Patty McGee: Yes, but there are more efficient ways, and using diverse texts and foundational skills together—that is efficient and effective.

Claire Hood: Right. I think nursery rhymes, it's like, good idea, um, maybe we shouldn't teach the children that you can lock your wife up in a pumpkin or whatever. And there are such great poems with very similar rhyming situations that you could use instead that are doing both at the same time. So really rethinking the things that we've done forever, and how can we lift that up.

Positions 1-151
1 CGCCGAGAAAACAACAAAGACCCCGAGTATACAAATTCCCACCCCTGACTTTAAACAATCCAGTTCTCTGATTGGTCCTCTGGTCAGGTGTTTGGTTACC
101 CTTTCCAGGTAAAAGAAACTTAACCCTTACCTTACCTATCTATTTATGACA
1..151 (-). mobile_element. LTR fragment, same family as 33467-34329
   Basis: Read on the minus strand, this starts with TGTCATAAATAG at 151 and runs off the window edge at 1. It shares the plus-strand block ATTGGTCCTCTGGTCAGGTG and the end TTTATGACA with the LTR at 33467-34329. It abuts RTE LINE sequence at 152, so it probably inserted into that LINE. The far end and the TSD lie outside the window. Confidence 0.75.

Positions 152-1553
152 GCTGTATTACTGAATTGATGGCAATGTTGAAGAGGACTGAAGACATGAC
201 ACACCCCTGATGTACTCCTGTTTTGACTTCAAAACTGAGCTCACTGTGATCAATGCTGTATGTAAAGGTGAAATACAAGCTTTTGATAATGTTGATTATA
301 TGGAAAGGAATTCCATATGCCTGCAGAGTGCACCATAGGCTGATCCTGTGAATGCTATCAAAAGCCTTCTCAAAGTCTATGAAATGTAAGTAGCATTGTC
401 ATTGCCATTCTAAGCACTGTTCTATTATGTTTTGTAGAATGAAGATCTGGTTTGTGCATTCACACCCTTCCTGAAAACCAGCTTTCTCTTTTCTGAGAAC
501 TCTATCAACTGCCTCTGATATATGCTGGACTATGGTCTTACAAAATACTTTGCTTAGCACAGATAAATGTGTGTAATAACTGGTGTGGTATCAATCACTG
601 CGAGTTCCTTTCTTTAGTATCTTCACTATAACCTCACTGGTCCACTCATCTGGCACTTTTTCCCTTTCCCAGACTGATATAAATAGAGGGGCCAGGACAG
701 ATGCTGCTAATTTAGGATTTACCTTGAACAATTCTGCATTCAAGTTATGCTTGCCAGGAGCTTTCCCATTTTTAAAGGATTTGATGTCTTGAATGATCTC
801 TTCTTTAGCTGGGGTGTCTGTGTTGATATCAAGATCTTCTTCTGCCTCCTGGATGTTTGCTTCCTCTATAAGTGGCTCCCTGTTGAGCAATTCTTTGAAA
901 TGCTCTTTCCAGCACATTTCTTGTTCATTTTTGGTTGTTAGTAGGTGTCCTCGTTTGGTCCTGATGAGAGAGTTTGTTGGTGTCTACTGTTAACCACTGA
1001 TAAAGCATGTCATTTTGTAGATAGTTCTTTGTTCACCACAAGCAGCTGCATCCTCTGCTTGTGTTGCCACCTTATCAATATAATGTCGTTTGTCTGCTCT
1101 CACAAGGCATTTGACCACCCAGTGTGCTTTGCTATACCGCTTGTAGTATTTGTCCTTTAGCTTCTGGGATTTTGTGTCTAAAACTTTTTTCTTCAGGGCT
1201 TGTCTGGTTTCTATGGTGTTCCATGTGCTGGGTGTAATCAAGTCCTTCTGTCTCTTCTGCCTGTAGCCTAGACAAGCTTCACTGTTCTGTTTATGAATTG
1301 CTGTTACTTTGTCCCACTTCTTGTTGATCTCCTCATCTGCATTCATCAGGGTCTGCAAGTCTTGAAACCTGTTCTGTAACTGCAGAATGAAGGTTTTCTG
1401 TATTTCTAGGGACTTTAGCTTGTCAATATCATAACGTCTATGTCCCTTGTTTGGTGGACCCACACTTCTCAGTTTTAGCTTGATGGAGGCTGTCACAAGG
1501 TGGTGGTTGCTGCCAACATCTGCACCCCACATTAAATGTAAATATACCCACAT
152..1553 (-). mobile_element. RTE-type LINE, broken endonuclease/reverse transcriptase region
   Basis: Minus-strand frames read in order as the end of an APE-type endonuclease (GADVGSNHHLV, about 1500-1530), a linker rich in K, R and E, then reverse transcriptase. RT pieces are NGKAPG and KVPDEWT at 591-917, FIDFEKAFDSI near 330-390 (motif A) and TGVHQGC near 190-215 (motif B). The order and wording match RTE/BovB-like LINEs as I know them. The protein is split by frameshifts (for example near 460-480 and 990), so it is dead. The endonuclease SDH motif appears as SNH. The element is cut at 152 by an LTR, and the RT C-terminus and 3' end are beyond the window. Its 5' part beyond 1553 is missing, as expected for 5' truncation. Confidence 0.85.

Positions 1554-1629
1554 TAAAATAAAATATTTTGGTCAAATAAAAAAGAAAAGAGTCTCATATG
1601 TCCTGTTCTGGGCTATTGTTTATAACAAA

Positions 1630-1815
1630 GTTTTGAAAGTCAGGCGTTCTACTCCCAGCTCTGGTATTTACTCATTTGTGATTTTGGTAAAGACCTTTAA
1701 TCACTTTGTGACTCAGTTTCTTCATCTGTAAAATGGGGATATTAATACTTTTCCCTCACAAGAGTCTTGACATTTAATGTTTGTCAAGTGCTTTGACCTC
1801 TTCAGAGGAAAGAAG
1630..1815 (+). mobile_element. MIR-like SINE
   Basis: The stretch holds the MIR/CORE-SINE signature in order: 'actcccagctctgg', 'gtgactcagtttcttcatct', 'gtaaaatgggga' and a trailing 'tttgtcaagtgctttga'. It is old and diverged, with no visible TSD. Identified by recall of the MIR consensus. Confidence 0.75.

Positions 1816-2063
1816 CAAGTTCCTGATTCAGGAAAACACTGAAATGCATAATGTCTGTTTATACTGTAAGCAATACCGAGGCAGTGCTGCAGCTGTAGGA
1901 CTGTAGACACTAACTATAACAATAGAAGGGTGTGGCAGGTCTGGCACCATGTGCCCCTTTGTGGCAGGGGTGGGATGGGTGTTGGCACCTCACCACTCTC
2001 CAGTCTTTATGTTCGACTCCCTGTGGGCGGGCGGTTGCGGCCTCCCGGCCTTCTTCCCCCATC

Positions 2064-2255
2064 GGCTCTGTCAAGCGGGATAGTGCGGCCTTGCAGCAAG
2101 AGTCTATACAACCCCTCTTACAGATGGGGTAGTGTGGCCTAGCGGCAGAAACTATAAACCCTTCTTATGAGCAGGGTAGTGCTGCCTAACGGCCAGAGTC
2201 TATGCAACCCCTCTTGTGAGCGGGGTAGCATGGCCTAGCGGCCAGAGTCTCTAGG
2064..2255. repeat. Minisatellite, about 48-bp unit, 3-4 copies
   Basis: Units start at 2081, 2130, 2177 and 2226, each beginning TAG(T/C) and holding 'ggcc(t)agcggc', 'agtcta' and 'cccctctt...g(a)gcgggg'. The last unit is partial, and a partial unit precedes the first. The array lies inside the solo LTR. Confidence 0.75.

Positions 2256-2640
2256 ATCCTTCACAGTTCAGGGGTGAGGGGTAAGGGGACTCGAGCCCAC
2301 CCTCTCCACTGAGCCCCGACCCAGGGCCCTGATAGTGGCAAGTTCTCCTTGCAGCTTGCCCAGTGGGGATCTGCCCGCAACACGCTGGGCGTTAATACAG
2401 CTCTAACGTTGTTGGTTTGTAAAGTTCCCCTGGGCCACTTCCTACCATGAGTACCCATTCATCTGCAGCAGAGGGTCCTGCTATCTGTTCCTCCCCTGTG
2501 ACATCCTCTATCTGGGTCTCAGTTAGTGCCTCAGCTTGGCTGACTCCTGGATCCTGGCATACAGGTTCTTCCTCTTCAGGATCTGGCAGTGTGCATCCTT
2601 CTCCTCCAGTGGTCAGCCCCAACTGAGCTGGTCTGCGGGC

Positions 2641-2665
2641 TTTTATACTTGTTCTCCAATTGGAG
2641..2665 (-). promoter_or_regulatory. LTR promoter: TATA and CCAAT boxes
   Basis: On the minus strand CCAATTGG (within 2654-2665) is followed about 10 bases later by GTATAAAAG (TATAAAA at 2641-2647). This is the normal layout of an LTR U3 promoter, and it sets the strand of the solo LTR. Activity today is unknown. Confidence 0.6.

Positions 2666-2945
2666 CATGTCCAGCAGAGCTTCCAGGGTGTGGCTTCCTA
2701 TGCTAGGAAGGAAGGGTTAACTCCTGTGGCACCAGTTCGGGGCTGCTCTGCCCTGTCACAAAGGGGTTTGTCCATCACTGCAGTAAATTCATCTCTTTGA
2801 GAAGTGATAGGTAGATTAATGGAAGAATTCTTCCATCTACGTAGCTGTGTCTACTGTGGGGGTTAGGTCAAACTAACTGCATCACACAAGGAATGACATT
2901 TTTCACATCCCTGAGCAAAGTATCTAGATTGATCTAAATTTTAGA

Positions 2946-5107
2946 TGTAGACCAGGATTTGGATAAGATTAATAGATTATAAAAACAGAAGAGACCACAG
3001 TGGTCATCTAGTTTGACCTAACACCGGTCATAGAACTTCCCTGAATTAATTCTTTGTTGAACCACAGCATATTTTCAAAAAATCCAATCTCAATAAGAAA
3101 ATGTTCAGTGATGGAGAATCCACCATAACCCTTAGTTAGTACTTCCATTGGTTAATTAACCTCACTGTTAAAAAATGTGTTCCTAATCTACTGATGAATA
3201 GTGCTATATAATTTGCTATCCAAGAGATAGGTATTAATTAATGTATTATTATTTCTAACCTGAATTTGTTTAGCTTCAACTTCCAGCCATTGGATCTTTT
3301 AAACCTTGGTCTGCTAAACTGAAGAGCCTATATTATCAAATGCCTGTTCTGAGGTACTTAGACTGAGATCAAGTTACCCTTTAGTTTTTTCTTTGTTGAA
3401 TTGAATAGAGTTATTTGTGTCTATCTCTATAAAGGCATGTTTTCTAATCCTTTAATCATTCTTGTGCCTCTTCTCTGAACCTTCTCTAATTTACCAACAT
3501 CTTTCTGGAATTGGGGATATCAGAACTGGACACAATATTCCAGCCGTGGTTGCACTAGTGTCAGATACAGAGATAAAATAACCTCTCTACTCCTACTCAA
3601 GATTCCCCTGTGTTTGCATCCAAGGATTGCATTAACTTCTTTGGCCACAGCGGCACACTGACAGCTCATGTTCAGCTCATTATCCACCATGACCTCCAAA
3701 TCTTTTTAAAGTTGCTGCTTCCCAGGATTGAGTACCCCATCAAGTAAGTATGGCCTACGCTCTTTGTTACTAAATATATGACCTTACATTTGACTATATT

Patty McGee: I'm going to ask you a question now that virtually every teacher is probably thinking, because whatever community they're in, there is probably somebody who's going to have a problem about the diverse texts that they're reading. Not to say everybody will, but we know the climate right now, and we know that somebody is going to feel some kind of rub around a particular topic. And I'm going to say, and I think you would agree with me, gender identity is one of them that's getting a lot of friction lately in schools. In fact, I just had a conversation with a friend who works with educators and they were sitting there with a third-grade team, like, “Let's do this book on immigration, let's do this book on Dreamers, let's do this book on”—there were so many different diverse topics. And she brought out the Call Me Max series, and it was like, screech! And the conversation just got silent. And there was that feeling, which I'm so glad they got to that feeling, because we want to get to the edge of where something is. We're seeing that there's a topic that is needed to be talked about. But can you just share how you approach this? What are some things, some advice you can give us?